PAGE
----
domingo, 20 de março de 2011

St. Benedict of Nursia 21.03


St. Benedict of Nursia was an Italian monk who founded a community of monks in the 6th century after living for three years outside of Rome as a hermit. The only existing document written by St. Benedict is a fairly modest book called the Rule of St. Benedict, an ancient writing instructing Benedictine monks in the ways in which they should govern their bodies and minds while performing the will of the Lord. The book resulted in Benedictine becoming renowned for his holiness, and the Rule became the foundation for a community of monks made up of cells of 13 monks each. Benedictine eventually left and went to an old pagan holy place called Monte Cassino, where he started the first truly Benedictine monastery.

The Rule of St. Benedict became the chief rule in Western monasticism under the Carolingians, and the Cistercians also follow the Rule. The 73 chapters of the Rule are rooted in a spirit of moderation and common sense, and they set forth the central ideas of Benedictine monasticism. The rules describe a common cause for all monks, yet they allow for the distinctiveness of the individual and each person’s unique path to God. Benedictine monks choose to reject the materialism and turmoil found in the world and live ascetical lives by adhering to a strict set of basic principles.
The Idea. Above all, Benedictine life is aimed at seeking God. The information and guidance written in the Rule is intended to facilitate this holy purpose, and everything else in life is subordinate to attaining this goal.
Prayer. Prayer makes one aware of God’s presence in time and in place, and gives openness to the wondrous mystery of God’s will. Both the sorrow and joy of life are given voice in a monk’s prayer and praise. The monk’s day also includes time for meditative holy reading, the message of God as conveyed in the Scripture and interpreted by the Church.
Silence. The first command of St. Benedict at the very beginning of the Rule is this: "Listen, O my son, to the precepts of thy master, and incline the ear of thy heart." Before we can listen, the spirit and practice of silence is essential. Only one who has learned how to be silent will be able to hear the cry of others, as well as the call of God.
Community Life. Benedictines pursue personal holiness as members of a community. The support of a group of like-minded individuals helps each monk as he makes his way to God. The community members provide each other with guidance, advice, correction, fraternal love, and frequent opportunities to exercise charity.

Poverty. A Benedictine monk receives all that is necessary for material and spiritual sustenance from God, through the community. Therefore, he can avoid the temptation of accumulating possessions and making them the center of his existence. He seeks to own nothing, and to let nothing own him. Trusting that what he needs will be provided, he is free to focus his attention on that which truly matters.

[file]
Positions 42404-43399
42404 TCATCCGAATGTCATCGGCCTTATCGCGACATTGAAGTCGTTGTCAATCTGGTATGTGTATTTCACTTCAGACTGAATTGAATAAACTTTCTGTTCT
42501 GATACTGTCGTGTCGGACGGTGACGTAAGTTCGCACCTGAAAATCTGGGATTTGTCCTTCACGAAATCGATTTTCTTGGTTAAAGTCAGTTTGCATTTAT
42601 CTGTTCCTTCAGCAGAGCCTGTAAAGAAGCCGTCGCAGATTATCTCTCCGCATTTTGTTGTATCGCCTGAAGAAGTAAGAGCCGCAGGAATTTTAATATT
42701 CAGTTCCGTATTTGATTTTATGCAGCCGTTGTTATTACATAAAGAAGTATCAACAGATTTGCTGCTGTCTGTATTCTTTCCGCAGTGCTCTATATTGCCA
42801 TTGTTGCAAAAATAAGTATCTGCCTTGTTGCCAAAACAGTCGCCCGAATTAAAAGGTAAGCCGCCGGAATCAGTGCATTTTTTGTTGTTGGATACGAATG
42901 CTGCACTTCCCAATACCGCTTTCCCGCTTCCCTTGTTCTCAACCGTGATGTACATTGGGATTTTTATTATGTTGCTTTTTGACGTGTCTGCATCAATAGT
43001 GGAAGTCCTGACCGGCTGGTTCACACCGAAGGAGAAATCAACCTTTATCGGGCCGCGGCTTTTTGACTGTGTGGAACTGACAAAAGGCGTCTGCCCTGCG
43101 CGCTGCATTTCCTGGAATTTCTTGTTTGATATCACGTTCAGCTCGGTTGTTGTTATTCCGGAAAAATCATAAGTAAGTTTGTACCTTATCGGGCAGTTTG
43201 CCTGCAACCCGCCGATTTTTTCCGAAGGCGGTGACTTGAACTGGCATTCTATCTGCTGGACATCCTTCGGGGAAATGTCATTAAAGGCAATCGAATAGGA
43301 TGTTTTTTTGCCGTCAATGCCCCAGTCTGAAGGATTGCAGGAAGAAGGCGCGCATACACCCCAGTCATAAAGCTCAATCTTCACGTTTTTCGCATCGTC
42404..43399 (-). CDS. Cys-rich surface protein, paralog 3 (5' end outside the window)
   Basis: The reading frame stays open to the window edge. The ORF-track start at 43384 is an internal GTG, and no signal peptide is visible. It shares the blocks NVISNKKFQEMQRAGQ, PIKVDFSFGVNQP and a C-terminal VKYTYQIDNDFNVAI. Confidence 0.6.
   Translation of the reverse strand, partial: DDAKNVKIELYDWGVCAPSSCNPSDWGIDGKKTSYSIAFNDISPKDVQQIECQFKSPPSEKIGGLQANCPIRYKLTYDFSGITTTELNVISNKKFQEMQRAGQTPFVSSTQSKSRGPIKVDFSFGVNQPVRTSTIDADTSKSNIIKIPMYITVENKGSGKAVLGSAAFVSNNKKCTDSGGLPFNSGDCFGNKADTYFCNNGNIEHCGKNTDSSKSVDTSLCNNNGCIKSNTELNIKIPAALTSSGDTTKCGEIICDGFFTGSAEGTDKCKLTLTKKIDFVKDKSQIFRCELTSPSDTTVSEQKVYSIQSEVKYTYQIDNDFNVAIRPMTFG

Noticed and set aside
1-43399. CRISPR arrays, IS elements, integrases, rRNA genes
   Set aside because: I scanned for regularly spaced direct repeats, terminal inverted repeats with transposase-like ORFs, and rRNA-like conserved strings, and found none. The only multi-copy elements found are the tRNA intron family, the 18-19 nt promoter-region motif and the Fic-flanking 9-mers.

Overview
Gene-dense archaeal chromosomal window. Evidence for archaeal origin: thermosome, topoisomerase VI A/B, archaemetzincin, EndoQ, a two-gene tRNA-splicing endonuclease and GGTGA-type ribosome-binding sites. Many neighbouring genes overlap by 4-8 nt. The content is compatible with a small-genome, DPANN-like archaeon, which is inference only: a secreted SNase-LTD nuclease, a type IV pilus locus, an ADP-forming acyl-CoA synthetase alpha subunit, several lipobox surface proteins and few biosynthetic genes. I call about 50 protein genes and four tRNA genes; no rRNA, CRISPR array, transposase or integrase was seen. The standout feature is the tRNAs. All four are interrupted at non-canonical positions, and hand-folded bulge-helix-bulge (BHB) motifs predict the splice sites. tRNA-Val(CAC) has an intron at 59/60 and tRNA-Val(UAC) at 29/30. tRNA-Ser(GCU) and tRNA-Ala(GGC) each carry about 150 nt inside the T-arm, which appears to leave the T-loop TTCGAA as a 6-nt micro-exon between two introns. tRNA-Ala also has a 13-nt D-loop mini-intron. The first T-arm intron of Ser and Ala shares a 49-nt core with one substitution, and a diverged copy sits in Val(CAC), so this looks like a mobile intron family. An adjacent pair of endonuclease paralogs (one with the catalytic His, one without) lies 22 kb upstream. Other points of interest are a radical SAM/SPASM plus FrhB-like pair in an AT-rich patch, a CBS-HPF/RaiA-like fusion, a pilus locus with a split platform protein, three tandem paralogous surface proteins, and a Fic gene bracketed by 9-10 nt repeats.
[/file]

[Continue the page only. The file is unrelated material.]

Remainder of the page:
Conversion. Aware that internal weakness and external temptation pose constant challenges to spiritual growth, a Benedictine monk is committed to reject complacency and to be always open to the voice of God, so that the kingdom of God might be established within him.

Stability. A Benedictine monk makes a vow to spend the remainder of his life in the community of his profession. Making such a vow forces a person to confront problems without the possibility of escape and evasion, and enforces the family-oriented characteristics of a monastery, where monks spend decades together on their journey to God. Each benefits along the way by the diverse gifts all have to offer.

Prophetic Witness. The early Church considered monks to be the successors to the prophets of the Old Testament. Every genuine prophet is a witness for God, and the monk’s separation from worldly things is in essence a public statement that God’s kingdom is to be valued above all else. A Benedictine monk’s life should be a silent but eloquent witness to the primacy of God, which is attained when the materialistic aspects of existence are set aside.

Celibacy. A Benedictine monk forgoes marriage as a sign of his total dedication to God and His Kingdom. Instead of promising himself to another person, he promises celibacy, a visible sign of the spiritual pilgrimage he has chosen. Monks are committed to chastity, honesty in relationships with others, never allowing momentary impulses to take the place of permanent commitment. The monk’s only permanent commitment is to a religious fellowship with God, which frees him for service to those around him.
Obedience. The essence of St. Benedict’s teaching is that a monk must, like Christ, lay aside his own will in order to be free to do the will of God. In this context, one can see the vow of obedience as freedom, not enslavement. Obedience gives freedom from the enslavement of sin and self-will in order to allow growth in spiritual maturity as sons of God.
Renunciation. With morality, as with diet, bad habits lead to a weighing down of the person that hampers the full and proper enjoyment of life. A Benedictine monk seeks to prepare himself for his spiritual quest by giving up bad things, and even good things if they are obstacles to attaining God.
Work. Any type of work compatible with the structure of the monastic life described by St. Benedict is suitable for a monk, and he can undertake whatever activity he is assigned with joy and a clear conscience. In a community founded on the Rule’s balanced approach to work, each monk is given the opportunity to use his talents within the larger framework of a life of prayer.

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